The Chance “to Melt into the Shadows of Obscurity”: Developing a “Right to be Forgotten” in the United States

  • Patrick O’Callaghan
Part of the AMINTAPHIL: The Philosophical Foundations of Law and Justice book series (AMIN, volume 8)


This chapter argues that there is some (limited) evidence of a right to be forgotten in the jurisprudence of U.S. courts. For the purposes of this argument, the right exists whenever interests in being forgotten and/or forgetting are understood as weighty enough to impose a duty on government and/or fellow citizens to respect those interests. Most of the relevant cases belong to the pre-digital era but nevertheless provide some doctrinal support for a right to be forgotten in the digital era. In particular, the chapter pays close attention to the privacy challenges associated with search engines and argues that it may be possible to implement a Google Spain-inspired right to be forgotten (in the sense of delisting or deindexing search results) in the United States.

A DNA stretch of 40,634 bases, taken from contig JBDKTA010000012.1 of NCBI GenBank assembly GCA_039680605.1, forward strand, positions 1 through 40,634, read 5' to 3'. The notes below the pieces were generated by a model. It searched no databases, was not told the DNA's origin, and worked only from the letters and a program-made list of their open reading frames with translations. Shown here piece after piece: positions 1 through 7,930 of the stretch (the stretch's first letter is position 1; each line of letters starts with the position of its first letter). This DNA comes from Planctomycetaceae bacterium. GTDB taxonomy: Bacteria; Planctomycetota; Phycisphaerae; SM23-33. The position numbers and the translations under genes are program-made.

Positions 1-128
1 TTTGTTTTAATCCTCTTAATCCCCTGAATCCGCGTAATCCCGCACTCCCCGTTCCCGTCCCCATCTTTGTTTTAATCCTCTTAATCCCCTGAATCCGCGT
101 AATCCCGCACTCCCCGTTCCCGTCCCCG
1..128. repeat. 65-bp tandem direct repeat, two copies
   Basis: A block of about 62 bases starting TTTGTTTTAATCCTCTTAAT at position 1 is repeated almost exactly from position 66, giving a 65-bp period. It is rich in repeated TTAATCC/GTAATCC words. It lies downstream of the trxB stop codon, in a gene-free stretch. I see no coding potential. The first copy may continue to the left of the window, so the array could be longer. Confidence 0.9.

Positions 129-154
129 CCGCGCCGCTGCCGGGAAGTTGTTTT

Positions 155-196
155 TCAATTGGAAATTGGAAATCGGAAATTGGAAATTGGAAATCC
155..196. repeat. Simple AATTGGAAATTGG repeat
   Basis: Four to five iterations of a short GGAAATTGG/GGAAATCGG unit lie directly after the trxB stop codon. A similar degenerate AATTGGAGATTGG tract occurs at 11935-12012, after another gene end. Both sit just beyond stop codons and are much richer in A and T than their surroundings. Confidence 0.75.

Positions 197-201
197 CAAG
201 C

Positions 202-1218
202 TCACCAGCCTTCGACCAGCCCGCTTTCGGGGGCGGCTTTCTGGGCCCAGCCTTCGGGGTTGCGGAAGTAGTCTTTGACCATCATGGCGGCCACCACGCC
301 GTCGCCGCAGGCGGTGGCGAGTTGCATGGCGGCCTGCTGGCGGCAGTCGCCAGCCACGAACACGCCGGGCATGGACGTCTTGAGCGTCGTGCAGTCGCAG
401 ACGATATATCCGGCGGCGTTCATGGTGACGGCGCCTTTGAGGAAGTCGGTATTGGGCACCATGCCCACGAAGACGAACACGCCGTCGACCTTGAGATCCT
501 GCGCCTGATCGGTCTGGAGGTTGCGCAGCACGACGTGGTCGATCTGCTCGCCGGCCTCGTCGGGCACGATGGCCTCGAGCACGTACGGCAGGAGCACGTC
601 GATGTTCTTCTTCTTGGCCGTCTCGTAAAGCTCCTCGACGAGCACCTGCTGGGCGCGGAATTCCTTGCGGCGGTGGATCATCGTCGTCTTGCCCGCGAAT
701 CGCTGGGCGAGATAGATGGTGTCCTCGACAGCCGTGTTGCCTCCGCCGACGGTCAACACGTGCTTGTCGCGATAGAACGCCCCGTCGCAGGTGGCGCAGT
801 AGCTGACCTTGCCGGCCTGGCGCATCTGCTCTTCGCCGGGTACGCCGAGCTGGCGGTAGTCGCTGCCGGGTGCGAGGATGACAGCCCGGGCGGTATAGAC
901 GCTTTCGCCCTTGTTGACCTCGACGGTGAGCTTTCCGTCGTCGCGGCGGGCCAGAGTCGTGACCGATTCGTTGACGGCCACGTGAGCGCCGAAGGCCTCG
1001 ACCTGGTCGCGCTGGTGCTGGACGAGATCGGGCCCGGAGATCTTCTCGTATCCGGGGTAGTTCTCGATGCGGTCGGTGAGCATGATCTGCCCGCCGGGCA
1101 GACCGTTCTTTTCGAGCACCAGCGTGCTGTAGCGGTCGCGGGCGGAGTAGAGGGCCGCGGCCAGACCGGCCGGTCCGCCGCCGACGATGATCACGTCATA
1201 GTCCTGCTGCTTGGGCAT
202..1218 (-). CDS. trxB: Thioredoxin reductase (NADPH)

This chapter stems from research supported by the Irish Research Council’s New Horizons 2016 funding scheme. I am grateful to the editors of this collection, the participants at the 2016 AMINTAPHIL conference at Wake Forest University and the participants at the 2017 BILETA conference at the University of Minho for their comments on this chapter. I also wish to thank Patrick Hubbard, Eoin O’Dell, and Diane Zimmerman for providing me with helpful insights on the relationship between a potential right to be forgotten and the First Amendment.


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© Springer International Publishing AG, part of Springer Nature 2018

Authors and Affiliations

  1. 1.University College CorkCorkIreland

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